17 Oct 11 - 10:14 PM (#3240582)
Subject: RE: Lyr Req: Braw Lads o' Gala Water
From: ollaimh

does anyone have the version of lyrics to galla water sung by ossian on their st kilda\s wedding album?

18 Oct 11 - 11:11 AM (#3240781)
Subject: RE: Lyr Req: Braw Lads o' Gala Water
From: Santa

There's a fine coincidence. I was about to come on to ask for the McCalmans' words, which I was hearing as either
Raise the mountains....or raze the mountains
Either of which would have been a fine expression of the depth of feeling the lad had, but I suspect range is right.

I did wonder about "raid", but that would perhaps be too traditional?

18 Oct 11 - 12:18 PM (#3240813)
Subject: RE: Lyr Req: Braw Lads o' Gala Water
From: michaelr

"range" as posted above.

22 Oct 11 - 10:19 AM (#3243025)
Subject: Lyr Add: GALA WATER (from Chambers, 1829)
From: Jim Dixon

From The Scottish Songs, Volume 2 edited by Robert Chambers (Edinburgh: William Tait, 1829), page 665:

Tune—Gala Water.

Out ower yon moss, out ower yon muir,
Out ower yon bonnie bush o' heather!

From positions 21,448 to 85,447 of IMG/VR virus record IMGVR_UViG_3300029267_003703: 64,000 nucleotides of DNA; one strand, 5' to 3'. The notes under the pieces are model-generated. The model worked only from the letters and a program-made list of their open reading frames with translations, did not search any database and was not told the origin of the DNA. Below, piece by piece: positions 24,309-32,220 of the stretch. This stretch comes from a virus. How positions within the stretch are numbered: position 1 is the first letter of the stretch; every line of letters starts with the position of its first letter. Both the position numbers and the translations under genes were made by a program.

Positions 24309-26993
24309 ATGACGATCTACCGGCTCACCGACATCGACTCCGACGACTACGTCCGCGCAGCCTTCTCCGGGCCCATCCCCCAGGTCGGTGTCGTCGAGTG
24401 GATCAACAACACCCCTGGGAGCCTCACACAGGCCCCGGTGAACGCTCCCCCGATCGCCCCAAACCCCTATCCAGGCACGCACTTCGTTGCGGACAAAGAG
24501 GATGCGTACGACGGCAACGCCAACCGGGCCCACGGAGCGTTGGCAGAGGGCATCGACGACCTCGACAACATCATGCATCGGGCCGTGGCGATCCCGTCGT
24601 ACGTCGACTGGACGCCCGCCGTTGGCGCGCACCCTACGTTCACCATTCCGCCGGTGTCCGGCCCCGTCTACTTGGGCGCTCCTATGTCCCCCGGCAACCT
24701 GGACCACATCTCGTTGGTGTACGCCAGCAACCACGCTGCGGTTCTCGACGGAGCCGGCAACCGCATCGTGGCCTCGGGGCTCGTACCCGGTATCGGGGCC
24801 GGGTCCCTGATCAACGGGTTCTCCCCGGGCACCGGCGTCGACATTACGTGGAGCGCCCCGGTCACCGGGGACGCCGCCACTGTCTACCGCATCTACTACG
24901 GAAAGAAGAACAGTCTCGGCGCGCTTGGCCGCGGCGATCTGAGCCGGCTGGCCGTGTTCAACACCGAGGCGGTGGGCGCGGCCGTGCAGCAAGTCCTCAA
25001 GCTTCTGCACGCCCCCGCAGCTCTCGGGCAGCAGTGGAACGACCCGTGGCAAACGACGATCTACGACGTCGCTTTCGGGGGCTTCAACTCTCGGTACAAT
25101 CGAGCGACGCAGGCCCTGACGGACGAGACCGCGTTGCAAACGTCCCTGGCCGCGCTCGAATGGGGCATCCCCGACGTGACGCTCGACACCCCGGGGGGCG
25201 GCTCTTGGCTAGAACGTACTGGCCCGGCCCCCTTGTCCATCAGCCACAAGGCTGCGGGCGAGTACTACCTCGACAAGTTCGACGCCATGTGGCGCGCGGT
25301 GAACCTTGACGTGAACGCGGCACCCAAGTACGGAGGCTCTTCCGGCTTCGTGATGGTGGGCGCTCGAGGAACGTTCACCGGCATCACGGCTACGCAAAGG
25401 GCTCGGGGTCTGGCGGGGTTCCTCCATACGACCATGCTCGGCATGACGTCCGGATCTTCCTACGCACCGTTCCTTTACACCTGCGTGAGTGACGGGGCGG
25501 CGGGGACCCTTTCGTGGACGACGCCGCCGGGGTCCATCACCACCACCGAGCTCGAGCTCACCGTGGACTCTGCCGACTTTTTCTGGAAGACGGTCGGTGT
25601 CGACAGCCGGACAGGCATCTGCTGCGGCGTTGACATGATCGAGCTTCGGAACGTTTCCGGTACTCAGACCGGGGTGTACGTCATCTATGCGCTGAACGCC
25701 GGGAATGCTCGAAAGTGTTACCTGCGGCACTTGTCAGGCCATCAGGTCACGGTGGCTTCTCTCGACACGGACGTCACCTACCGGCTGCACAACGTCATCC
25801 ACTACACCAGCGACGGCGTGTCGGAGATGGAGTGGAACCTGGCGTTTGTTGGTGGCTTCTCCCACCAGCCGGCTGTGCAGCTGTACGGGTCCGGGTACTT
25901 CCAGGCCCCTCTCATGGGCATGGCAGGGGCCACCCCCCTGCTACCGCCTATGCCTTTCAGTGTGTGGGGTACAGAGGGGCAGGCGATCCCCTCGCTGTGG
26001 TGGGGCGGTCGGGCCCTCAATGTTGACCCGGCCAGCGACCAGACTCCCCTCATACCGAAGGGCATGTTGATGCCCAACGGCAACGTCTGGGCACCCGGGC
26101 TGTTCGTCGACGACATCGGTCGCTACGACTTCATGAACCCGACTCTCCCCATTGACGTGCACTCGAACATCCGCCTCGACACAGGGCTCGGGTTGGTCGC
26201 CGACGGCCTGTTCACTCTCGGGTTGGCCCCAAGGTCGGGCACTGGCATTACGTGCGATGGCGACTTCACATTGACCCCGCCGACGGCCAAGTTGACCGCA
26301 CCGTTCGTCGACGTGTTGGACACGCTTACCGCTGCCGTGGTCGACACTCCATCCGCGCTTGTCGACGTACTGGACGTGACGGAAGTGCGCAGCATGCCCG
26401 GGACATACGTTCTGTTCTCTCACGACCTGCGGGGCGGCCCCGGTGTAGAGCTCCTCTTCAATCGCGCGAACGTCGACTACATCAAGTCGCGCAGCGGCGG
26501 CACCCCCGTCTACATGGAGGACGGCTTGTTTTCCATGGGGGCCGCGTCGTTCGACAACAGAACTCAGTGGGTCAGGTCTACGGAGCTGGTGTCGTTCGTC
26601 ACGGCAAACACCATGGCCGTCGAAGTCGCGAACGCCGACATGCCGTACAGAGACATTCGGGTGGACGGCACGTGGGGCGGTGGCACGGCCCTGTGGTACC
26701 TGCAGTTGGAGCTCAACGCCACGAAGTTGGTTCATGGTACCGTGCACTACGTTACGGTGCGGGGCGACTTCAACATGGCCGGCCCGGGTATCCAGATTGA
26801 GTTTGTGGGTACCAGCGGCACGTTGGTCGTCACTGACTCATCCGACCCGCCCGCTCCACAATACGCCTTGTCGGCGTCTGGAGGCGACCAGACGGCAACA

O all ye lads, whae'er ye be,
Show me the way to Gala Water.

[CHORUS] Braw, braw lads o' Gala Water,
Bonnie lads o' Gala Water;
The Lothian lads maun ne'er compare
Wi' the braw lads o' Gala Water.

At Nettlie-flat we will begin,
And at Halltree we'll write a letter;
We'll down by the Bower, and take a scour,
And drink to the lads o' Gala Water.

There's Blindlie and Torwoodlee,
And Galashiels is muckle better;
But young Torsonce he bears the gree
Of a' the Pringles o' Gala Water.

Buckham is a bonnie place;
But Appletree-leaves is muckle better;
But Cockleferry bears the gree
Frae ilka laird on Gala Water.

Lords and lairds came here to woo,
And gentlemen wi' sword and dagger;
But the black-eyed lass o' Galashiels
Wad hae nane but the gree o' Gala Water.

Lothian lads are black wi' reek,
And Teviotdale lads are little better;
But she's kiltit her coats abune her knee,
And gane wi' the lad o' Gala Water.

Though corn-rigs are gude to see,
Yet flocks o' sheep are muckle better;
For oats will shake in a windy day,
When the lambs will play in Gala Water.

Adieu, sour plooms o' Galashiels,
Farewell, my father and my mother;
For I'll awa' wi' the black herd lad
Wha keeps his flocks on Gala Water.

[LAST CHORUS] Braw, braw lads o' Gala Water,
Bonnie lads o' Gala Water!
Let them a' say what they will,
The gree gaes aye to Gala Water.*

* If this song be (what it probably is) the first song written to the tune of Gala Water, we must conclude that the celebrity of that district of Scot, land in iong and music, has been entirely owing to the charms of one bonnie lass. So much may one person do for a country.